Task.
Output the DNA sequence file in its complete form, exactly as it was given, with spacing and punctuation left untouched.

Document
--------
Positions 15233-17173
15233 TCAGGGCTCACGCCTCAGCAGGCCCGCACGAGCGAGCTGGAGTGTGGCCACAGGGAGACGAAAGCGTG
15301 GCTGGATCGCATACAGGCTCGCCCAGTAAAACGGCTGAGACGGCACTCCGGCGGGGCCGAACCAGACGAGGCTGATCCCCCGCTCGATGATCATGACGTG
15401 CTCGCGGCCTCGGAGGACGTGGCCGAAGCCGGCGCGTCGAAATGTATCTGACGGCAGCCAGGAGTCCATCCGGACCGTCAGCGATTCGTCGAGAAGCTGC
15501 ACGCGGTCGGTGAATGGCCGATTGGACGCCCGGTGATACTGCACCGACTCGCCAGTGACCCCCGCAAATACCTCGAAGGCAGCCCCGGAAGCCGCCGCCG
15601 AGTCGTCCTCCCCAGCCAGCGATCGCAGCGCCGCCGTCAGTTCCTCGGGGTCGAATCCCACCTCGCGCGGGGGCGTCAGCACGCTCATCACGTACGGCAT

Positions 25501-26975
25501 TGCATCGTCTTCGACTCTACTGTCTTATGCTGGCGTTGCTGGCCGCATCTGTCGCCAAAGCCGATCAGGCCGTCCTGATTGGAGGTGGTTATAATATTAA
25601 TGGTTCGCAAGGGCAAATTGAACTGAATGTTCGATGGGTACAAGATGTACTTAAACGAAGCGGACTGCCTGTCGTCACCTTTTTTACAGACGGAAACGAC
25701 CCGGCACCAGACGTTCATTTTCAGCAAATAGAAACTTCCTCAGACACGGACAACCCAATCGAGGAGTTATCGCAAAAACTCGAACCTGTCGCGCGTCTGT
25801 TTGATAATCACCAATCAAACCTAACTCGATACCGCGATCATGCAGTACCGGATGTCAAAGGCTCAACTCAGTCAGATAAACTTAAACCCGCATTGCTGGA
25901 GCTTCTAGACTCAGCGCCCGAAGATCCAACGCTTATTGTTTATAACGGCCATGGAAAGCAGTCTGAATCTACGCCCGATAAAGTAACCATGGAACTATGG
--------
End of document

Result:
Positions 15233-17173
15233 TCAGGGCTCACGCCTCAGCAGGCCCGCACGAGCGAGCTGGAGTGTGGCCACAGGGAGACGAAAGCGTG
15301 GCTGGATCGCATACAGGCTCGCCCAGTAAAACGGCTGAGACGGCACTCCGGCGGGGCCGAACCAGACGAGGCTGATCCCCCGCTCGATGATCATGACGTG
15401 CTCGCGGCCTCGGAGGACGTGGCCGAAGCCGGCGCGTCGAAATGTATCTGACGGCAGCCAGGAGTCCATCCGGACCGTCAGCGATTCGTCGAGAAGCTGC
15501 ACGCGGTCGGTGAATGGCCGATTGGACGCCCGGTGATACTGCACCGACTCGCCAGTGACCCCCGCAAATACCTCGAAGGCAGCCCCGGAAGCCGCCGCCG
15601 AGTCGTCCTCCCCAGCCAGCGATCGCAGCGCCGCCGTCAGTTCCTCGGGGTCGAATCCCACCTCGCGCGGGGGCGTCAGCACGCTCATCACGTACGGCAT

Positions 25501-26975
25501 TGCATCGTCTTCGACTCTACTGTCTTATGCTGGCGTTGCTGGCCGCATCTGTCGCCAAAGCCGATCAGGCCGTCCTGATTGGAGGTGGTTATAATATTAA
25601 TGGTTCGCAAGGGCAAATTGAACTGAATGTTCGATGGGTACAAGATGTACTTAAACGAAGCGGACTGCCTGTCGTCACCTTTTTTACAGACGGAAACGAC
25701 CCGGCACCAGACGTTCATTTTCAGCAAATAGAAACTTCCTCAGACACGGACAACCCAATCGAGGAGTTATCGCAAAAACTCGAACCTGTCGCGCGTCTGT
25801 TTGATAATCACCAATCAAACCTAACTCGATACCGCGATCATGCAGTACCGGATGTCAAAGGCTCAACTCAGTCAGATAAACTTAAACCCGCATTGCTGGA
25901 GCTTCTAGACTCAGCGCCCGAAGATCCAACGCTTATTGTTTATAACGGCCATGGAAAGCAGTCTGAATCTACGCCCGATAAAGTAACCATGGAACTATGG